“My partner and I launched a two-hour infomercial campaign in the fall of 1984, right after the Reagan Administration lifted [restrictions on] the length of time for a commercial. We tested the infomercial on local cable networks and found the return to be profitable, but small-potatoes. The word ‘infomercial’ did not exist in those days, and national cable infomercial airtime did not exist.

However, The Nashville Network went black from 3:00 to 9:00 a.m., Monday through Sunday, and had coverage of 22 million homes. We needed that exposure. We asked them if we could purchase this airtime; they were stunned, but willing. We placed the test and discovered in less than a 24-hour period that we were going to make millions. Soon, we bought an entire eight-hour block on TNN. Our client became a millionaire, and my partner and I cashed in, as well.”

–Nancy Marcum
Founder and CEO, Marcum Media

Dave Del Dotto's Cash Flow System, IMS' Sam Catanese, and Cher in a spot for Lori Davis Hair Spray. [1]

Dave Del Dotto’s Cash Flow System, IMS’ Sam Catanese, and Cher in a spot for Lori Davis Hair Spray.

My First Big Hit

Everyone remembers their first—in this case, their first big break or product in the DR industry.

“My very first infomercial was called Blueprint for Success in Your Own Business, back in the mid-’80s. It offered a home-study course that I had previously written and sold through mail order and by giving public seminars. We made $100,000 in our first TV airing, and I remember being in disbelief at that result. We quickly gave up on the seminar business and moved full-steam into the infomercial business. I laughed out loud into my pillow every night, because at that time, it seemed like the business equivalent of winning the lottery.”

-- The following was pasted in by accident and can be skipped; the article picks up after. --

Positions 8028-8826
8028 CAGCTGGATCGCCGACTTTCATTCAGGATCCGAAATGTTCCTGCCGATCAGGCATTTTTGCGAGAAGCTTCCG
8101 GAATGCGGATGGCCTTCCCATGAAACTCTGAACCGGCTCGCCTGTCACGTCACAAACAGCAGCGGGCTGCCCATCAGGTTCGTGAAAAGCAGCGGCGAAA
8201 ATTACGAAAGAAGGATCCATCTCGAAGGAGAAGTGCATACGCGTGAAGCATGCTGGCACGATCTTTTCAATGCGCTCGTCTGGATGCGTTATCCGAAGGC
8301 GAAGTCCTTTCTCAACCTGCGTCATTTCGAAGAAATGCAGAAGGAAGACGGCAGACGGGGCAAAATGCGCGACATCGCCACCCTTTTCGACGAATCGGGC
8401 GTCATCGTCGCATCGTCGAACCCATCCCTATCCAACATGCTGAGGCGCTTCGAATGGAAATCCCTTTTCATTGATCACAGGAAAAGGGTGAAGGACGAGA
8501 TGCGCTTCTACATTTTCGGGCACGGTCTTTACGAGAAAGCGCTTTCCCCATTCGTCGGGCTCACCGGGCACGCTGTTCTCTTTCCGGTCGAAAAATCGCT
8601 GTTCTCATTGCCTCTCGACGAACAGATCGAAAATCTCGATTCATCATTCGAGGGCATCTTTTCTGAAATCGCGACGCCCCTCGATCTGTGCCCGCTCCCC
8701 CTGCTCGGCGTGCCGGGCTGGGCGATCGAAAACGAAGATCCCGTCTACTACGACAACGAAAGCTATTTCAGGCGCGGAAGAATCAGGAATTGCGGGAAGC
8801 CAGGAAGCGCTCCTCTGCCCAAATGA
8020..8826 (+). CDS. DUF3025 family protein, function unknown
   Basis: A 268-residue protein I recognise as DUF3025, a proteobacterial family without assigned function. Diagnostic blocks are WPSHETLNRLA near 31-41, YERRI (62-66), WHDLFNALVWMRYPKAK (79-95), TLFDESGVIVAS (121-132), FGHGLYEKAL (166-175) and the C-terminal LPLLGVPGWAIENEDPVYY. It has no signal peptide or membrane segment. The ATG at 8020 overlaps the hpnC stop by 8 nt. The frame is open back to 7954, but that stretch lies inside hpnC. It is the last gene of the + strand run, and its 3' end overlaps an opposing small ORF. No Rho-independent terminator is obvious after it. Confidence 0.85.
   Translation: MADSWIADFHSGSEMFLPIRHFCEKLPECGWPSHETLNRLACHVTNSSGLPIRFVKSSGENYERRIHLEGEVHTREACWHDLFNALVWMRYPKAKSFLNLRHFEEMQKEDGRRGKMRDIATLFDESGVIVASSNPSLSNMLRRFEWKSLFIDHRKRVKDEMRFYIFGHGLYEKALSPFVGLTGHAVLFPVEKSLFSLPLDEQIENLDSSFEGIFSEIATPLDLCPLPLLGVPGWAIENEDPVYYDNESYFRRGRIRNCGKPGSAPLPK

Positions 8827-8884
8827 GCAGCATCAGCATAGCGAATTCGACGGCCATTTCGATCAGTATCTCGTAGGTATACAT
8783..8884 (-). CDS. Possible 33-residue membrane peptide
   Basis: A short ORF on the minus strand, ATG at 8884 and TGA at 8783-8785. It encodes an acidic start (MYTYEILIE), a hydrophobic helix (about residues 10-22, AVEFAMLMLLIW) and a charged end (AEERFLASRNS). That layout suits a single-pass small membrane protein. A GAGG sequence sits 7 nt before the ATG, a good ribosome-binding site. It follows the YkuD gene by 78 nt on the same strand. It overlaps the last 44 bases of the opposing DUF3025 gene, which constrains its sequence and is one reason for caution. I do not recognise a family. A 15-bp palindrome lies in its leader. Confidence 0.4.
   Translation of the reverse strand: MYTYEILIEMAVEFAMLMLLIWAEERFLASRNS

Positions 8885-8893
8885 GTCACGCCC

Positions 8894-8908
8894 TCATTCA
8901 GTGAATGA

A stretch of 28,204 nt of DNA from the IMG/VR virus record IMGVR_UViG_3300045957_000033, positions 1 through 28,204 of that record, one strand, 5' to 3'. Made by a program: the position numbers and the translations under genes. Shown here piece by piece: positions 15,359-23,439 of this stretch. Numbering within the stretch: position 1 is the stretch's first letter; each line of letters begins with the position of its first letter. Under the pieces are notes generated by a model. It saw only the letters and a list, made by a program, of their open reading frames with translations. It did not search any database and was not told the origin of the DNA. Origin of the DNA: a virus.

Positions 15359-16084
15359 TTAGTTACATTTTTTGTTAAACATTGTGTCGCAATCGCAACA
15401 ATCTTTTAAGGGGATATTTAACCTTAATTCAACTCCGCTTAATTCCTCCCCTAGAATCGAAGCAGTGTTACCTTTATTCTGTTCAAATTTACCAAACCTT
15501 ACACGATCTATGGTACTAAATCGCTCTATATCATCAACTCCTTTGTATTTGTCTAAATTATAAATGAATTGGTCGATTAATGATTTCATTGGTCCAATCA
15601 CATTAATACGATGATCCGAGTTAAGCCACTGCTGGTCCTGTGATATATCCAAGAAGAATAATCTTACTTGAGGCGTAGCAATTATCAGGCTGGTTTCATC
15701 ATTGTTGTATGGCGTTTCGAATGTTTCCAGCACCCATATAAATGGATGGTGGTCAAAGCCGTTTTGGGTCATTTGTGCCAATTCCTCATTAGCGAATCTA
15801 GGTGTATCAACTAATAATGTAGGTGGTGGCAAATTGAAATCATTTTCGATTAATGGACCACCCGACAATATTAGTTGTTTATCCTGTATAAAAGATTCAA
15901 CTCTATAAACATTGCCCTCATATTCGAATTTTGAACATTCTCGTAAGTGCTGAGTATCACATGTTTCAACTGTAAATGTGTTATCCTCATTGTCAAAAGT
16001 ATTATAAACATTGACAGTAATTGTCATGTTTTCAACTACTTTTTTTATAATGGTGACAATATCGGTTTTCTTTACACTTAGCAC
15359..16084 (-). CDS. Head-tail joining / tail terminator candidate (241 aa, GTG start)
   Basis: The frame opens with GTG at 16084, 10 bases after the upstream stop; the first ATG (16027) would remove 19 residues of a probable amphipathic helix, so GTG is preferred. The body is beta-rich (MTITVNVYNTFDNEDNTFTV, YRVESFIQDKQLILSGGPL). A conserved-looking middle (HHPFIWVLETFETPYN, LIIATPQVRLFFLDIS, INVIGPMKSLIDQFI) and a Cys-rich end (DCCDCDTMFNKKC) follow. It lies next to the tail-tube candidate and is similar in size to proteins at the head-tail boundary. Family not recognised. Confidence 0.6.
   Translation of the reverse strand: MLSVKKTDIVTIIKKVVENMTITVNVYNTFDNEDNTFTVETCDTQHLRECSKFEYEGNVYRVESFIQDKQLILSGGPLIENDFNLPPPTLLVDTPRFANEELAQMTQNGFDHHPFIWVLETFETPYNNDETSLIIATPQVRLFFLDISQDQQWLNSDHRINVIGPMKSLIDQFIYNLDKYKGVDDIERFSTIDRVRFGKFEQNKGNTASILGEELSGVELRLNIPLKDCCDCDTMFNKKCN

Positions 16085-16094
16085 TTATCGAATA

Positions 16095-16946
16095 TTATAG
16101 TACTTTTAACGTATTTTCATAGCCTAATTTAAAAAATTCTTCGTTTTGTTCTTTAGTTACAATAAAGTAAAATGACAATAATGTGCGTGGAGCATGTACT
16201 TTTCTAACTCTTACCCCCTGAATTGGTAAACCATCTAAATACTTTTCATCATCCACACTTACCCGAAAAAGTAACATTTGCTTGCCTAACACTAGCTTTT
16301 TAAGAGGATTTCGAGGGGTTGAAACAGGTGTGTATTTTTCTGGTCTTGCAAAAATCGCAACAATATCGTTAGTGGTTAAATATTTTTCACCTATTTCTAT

–Richard Stacey
President and CEO,
Northern Response International Ltd.

“I got a call from one of our former interns who was working for the ad agency J. Walter Thompson. The creative director was moonlighting and wanted a cheap crew to shoot commercials that weekend. It was for Ronco, and it began an eight-year relationship with Ron Popeil. The creative director was long gone, but Ron and I worked on many spots and infomercials over the years.”